The banking sector has seen substantial transformations in recent years. The pandemic hastened some of these changes, but many were bound to happen with the growing influence of digital natives, especially those from Generation Z, in the market. Those born from 1997 onwards, often referred to as Gen Z, were expected to make up roughly 40% of global consumers in 2020. By 2025, the number of Gen Z individuals using digital banking could reach approximately 42.9 million.

For Gen Z, banking looks very different than what their parents knew. A significant change is how banks reach these young customers, with social media playing a major role in their daily lives. A 2017 IBM survey showed 74% of Gen Z spent their free time online. A Credit Karma study revealed that 56% of Gen Z and millennials actively search for financial advice online or on social media, notably Instagram (57%) and TikTok (52%). It’s evident Gen Z wants to learn about finance. However, banks need to present information innovatively, not just on blogs. They should offer genuine products that teach and appeal to Gen Z on their favorite platforms. Since many Gen Zers live with their parents, targeting the parents can be effective. Some financial institutions focus on tools for teens to assist with budgeting and saving.

Banks need to update their customer service for today’s generation, notably Gen Z. They favor quick self-service options for routine tasks. While mobile apps help, they’re not the sole solution. Given the demand for instant answers, banks should also provide quick-support methods like chatbots or live agents via calls. It’s vital for these methods to offer an optimized experience. If a chatbot can’t solve a problem, the next available agent should be informed and ready to assist, ensuring seamless service. While targeting Gen Z, banks must be adaptable. Improvements appealing to Gen Z will also benefit other age groups. Enhancing the overall customer experience attracts and retains customers across all age brackets.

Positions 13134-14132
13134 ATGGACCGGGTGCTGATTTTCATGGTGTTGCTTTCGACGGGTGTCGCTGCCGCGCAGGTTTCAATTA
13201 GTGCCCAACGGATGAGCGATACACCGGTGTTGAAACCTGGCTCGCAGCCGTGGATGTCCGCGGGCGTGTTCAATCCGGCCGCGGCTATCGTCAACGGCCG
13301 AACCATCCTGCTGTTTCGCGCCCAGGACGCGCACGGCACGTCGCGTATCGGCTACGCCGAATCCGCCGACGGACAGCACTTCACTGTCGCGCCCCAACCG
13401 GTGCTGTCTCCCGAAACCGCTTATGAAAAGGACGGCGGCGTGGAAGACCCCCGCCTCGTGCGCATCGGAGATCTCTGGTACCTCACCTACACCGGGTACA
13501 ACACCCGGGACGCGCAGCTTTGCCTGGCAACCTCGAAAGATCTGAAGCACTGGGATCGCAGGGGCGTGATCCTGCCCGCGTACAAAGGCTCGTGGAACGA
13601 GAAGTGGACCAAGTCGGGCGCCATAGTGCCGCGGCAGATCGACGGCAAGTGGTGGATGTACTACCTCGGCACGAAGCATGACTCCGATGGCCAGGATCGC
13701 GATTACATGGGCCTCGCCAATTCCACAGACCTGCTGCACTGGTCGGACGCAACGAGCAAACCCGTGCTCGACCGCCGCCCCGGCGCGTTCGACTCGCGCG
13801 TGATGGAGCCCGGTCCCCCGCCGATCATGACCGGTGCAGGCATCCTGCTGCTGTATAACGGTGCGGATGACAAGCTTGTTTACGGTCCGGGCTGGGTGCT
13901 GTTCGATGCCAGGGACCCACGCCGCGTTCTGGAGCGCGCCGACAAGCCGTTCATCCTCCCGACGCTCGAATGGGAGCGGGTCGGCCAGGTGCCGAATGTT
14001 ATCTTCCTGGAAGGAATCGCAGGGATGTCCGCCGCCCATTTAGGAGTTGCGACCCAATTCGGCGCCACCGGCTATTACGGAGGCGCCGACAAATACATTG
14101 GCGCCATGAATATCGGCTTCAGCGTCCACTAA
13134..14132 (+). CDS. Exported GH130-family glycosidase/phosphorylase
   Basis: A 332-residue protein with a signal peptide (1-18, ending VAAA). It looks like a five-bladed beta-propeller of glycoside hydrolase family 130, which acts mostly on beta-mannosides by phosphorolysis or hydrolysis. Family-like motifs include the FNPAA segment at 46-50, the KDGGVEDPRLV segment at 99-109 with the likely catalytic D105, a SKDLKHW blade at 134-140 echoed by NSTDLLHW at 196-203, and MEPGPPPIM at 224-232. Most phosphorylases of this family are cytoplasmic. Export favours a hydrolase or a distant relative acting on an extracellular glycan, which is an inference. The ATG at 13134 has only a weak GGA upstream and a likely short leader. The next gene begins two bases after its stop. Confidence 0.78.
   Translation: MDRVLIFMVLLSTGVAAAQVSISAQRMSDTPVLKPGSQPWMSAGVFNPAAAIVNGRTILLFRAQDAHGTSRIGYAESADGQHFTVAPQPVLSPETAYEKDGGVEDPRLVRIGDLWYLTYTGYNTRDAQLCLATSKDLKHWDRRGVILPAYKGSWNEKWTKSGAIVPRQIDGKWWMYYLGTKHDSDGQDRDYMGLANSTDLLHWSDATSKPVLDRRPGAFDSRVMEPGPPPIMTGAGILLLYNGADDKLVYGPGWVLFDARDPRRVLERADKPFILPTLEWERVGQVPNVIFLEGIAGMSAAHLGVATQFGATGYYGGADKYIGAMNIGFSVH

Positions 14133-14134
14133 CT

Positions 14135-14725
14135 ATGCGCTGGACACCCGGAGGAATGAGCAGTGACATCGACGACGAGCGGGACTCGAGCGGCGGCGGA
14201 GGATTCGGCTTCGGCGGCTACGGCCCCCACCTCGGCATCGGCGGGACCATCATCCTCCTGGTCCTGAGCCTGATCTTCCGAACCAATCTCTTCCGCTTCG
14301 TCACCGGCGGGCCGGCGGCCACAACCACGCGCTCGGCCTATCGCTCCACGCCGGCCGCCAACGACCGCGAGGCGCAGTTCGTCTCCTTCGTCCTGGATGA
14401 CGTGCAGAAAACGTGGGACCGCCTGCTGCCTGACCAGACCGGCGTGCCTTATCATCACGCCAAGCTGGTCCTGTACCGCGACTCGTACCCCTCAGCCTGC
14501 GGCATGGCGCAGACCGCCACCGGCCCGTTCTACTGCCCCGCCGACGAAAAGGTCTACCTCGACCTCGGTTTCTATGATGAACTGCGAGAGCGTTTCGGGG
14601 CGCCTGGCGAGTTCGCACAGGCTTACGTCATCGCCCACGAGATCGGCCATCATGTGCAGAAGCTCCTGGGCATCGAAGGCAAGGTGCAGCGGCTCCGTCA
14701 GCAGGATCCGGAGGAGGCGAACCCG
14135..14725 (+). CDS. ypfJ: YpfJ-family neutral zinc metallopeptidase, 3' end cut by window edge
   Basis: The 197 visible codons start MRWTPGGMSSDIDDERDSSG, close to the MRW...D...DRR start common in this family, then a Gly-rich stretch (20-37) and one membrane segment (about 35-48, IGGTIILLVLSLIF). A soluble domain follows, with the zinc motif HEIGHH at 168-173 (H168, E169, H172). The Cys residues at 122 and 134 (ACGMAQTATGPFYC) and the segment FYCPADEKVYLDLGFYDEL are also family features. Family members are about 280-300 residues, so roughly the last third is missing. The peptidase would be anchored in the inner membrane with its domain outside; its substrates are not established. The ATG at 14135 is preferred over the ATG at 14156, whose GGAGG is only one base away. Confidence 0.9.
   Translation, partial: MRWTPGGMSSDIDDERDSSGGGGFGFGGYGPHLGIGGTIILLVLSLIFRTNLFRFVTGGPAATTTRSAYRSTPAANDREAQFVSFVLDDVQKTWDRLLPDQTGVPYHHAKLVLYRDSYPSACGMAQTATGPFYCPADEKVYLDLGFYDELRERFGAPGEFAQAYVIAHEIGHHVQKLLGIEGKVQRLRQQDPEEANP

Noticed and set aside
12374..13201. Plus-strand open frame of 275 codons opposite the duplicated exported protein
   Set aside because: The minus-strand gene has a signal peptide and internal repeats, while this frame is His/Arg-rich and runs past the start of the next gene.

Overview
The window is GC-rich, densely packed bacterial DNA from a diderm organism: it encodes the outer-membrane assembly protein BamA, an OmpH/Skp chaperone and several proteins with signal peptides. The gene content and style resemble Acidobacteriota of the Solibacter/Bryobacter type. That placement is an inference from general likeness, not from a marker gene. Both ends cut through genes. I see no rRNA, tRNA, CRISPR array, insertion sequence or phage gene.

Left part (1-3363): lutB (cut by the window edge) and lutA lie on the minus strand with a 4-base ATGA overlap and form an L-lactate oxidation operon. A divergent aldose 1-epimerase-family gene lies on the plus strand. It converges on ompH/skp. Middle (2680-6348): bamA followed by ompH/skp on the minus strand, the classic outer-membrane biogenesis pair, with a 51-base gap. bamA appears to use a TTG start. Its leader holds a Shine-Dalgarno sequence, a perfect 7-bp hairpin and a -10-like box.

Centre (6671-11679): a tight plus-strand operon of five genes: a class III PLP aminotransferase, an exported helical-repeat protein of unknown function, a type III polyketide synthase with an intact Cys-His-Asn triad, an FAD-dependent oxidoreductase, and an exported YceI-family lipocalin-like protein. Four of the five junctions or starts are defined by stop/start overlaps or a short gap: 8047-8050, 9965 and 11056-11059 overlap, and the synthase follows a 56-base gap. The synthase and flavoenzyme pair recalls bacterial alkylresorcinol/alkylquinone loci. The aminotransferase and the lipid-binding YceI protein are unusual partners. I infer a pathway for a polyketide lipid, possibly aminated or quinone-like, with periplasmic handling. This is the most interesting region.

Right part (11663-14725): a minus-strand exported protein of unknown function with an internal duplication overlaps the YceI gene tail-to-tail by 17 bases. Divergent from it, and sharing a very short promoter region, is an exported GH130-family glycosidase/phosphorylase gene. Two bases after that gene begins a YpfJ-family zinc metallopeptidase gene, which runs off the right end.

Banks should prioritize catering to Gen Z to enhance their business prospects. Born between the mid-1990s to the early 2010s, Gen Z comprises a massive global demographic. As they grow older, they’ll become pivotal for the banking sector. Overlooking this group means missing out on a significant market segment. Although still young, Gen Z is set to inherit substantial wealth from previous generations, positioning them as future major wealth holders. Early engagement by banks can secure long-term relationships. Being digital natives, they have high expectations for online services. Banks must advance their digital offerings to cater to them or risk becoming outdated. Having witnessed the 2008 financial downturn, Gen Z is cautious with finances and values financial education. By offering tailored services and resources, banks can become their go-to financial institutions.

Rajgopal, Sagar. “Council Post: The next Generation of Banking: Using CX to Attract Gen Z Consumers.” Forbes, Forbes Magazine, 19 May 2023,